Why Choose Co-Ed
Why Choose Co-Ed

Why Choose Co-Ed

Co-Ed Therapy is Essential for Girl’s Growth

Students at Cedar Ridge benefit from many years experience administrating a successful co-ed program. There are very few operating therapeutic programs that possess the depth of experience that Cedar Ridge has accumulated from working with teens – especially adolescent girls. We founded Cedar Ridge after working at an all-girl’s program (which eventually became co-ed). Including that position, we can now count over twenty years experience working with girls – most of them in a co-ed setting.

Cedar Ridge Therapists Help Adolescent Girls Move Toward Healthy Relationships with Boys

Most of the girls in the program we mentioned working with had been involved with some very “bad” boys. The girls had limited experience with which to make informed judgments about character qualities and what one could expect from the various behaviors boys engage in. Most girls currently entering treatment still present with major issues concerning boys.

Helping them move past these highly destructive relationships requires a lot of savvy from the therapists involved because, despite these girls often reporting how upsetting these relationships were to them, there remains a strong tendency to return to the familiar and re-engage with the same boy or one with a similar profile. Hooking up with a “bad” boy or a “mostly good” boy who only does a little bad (like smoking pot) will mean that the girl will rarely do better than the boy she was with.

Group Therapy at Cedar Ridge Provides Girls with Positive Relationship Tools

The process of therapy, especially group therapy, results in a much better understanding of what makes people tick. Gaining effective tools with which to recognize motivations behind other people’s behavior gives students an upper edge in interpersonal relationships. The very “bad boys” we referred to are not the type of boys we admit here at Cedar Ridge Academy, but the ones we do admit provide the girls in our program a lot of experience with which to understand more deeply, and discriminate better, what kind of treatment they can expect – based on what they learn here. Without the advantage of having groups that involve both genders, this learning experience is thwarted.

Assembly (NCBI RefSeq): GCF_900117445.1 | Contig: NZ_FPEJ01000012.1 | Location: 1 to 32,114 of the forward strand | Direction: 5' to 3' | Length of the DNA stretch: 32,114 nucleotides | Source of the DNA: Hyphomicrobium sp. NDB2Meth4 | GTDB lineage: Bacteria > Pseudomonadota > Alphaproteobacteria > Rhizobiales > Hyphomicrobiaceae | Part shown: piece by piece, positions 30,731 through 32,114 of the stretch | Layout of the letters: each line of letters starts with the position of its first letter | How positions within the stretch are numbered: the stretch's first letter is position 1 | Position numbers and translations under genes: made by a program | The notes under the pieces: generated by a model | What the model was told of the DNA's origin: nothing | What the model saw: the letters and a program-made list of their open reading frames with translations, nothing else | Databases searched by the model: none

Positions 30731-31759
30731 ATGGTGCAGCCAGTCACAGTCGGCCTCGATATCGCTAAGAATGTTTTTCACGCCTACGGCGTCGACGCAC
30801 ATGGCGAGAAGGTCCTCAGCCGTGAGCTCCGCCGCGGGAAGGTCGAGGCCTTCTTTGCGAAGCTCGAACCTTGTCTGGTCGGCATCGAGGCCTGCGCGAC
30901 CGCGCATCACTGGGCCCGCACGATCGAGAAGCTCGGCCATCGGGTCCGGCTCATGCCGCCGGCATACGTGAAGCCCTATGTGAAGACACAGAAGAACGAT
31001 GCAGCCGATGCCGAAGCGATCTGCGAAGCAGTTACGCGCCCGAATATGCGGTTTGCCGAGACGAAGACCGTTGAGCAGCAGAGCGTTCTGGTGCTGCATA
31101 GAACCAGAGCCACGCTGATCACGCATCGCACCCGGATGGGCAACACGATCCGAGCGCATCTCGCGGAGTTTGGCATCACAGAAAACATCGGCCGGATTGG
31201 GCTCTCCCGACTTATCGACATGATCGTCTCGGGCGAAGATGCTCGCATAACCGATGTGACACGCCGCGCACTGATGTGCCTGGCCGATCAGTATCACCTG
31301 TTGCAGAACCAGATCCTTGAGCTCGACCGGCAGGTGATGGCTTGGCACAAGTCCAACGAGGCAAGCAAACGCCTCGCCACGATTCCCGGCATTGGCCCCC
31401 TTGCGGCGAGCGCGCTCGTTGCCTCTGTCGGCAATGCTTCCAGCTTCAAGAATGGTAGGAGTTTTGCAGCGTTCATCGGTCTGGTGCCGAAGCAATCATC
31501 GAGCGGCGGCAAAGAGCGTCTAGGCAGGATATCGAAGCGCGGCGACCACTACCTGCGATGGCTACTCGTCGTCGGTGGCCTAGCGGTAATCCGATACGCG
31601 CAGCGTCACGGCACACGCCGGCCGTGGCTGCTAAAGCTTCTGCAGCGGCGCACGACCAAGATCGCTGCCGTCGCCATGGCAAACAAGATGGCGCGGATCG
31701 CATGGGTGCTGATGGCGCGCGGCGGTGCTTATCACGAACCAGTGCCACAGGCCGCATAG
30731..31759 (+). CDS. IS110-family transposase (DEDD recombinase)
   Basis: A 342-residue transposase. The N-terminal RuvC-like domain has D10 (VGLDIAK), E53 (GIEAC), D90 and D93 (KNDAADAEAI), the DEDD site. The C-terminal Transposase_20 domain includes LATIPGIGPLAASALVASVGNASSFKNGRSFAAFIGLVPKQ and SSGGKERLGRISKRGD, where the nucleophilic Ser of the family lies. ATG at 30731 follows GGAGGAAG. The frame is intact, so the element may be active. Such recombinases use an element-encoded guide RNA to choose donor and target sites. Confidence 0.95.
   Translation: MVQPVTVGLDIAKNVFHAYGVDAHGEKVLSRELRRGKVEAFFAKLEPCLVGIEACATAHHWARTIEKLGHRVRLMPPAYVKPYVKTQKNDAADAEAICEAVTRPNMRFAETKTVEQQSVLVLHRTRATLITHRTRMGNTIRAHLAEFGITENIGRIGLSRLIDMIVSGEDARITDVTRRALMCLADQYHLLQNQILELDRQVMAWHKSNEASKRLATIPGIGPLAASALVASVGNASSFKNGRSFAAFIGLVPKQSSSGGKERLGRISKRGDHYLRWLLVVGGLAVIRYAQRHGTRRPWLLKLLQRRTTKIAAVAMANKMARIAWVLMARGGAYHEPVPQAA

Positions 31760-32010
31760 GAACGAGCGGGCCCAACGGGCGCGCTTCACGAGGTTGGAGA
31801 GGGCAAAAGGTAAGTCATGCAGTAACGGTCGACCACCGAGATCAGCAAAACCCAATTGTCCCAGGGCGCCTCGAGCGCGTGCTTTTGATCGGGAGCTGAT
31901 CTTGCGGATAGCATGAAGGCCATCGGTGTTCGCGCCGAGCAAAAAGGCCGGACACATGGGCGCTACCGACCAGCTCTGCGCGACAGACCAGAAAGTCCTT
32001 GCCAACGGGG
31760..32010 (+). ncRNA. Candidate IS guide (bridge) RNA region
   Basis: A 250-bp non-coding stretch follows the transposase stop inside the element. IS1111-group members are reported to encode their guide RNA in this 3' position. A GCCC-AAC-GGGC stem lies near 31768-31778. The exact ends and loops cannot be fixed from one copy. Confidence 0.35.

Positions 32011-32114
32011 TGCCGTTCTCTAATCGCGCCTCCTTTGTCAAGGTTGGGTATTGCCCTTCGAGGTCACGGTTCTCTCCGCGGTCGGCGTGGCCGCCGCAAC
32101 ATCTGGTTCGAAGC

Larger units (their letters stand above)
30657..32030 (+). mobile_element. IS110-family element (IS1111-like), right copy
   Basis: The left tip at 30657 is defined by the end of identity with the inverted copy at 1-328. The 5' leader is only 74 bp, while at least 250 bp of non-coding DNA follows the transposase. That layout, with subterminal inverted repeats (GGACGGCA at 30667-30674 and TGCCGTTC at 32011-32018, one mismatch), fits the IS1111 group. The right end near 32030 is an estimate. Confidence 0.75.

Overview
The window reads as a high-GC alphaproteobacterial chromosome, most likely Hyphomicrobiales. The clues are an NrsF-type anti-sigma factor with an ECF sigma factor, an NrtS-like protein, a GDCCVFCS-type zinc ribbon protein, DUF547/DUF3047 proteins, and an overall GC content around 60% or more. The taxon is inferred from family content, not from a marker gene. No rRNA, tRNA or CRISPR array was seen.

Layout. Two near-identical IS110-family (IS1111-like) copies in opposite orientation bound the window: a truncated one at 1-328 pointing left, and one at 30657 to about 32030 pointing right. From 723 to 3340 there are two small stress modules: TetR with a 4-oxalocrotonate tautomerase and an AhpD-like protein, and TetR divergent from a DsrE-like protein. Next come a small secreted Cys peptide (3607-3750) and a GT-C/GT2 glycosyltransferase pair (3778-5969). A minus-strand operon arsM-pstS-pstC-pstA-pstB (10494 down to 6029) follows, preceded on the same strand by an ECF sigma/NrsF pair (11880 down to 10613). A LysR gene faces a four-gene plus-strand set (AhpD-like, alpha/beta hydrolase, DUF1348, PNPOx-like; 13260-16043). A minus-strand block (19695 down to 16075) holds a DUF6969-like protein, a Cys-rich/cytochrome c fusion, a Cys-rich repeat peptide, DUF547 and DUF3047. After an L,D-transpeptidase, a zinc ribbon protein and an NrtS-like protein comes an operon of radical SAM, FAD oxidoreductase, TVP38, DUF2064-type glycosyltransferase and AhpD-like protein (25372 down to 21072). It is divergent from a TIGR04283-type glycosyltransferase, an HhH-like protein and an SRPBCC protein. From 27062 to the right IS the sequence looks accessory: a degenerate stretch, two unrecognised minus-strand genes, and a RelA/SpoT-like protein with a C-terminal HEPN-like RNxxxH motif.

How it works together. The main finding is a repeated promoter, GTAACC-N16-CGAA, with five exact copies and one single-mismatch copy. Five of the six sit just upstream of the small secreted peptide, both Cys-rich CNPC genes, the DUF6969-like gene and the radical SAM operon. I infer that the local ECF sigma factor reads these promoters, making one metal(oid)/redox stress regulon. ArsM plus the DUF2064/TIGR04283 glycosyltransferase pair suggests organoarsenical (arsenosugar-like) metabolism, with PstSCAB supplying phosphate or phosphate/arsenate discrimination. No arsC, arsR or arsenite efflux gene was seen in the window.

Cedar Ridge Academy co-ed program provides girls with knowledge while allowing them to effectively deal with specific gender-related issues. Our biggest initial concern with a co-ed program was making sure that the two genders didn’t get together inappropriately. We are sure this issue is also high on the list with parents. While it is still high on our list of importance, we no longer feel concern. This is because the Cedar Ridge Academy staff does a good job of managing this. On the other hand, the knowledge that the girls gain through the proximity of the other gender far outweighs downsides often cited regarding co-ed.

Co-Ed Activities are Planned for High-Level Students

Co-Ed ActivitiesAn all-girls program is easier to run since the girls are not distracted in school around boys – or around boys in general. We are aware of this energy and agree that it initially presents itself with a few of the girls at Cedar Ridge. If it seems too distracting, we simply move the girl into a room that doesn’t have boys present. Most of the girls seem to benefit from having boys around because they are then more motivated to behave well around the boys. (This principle is true for boys as well). Those that are distracted allow us to address this issue in therapy.

Without boys around, there would be no chance for this behavior to surface. Feelings that stay repressed remain just as strong as they were when the student first arrived. Being in an all-girls program could keep female students safe while allowing for some growth, but that would not deal with specific issues related to the other gender nearly as well as a competent co-ed program. In treatment settings, it is important that unresolved issues become triggered in the client. This allows the feelings to surface so that the treatment team, staff, and therapists that work with the student can address them.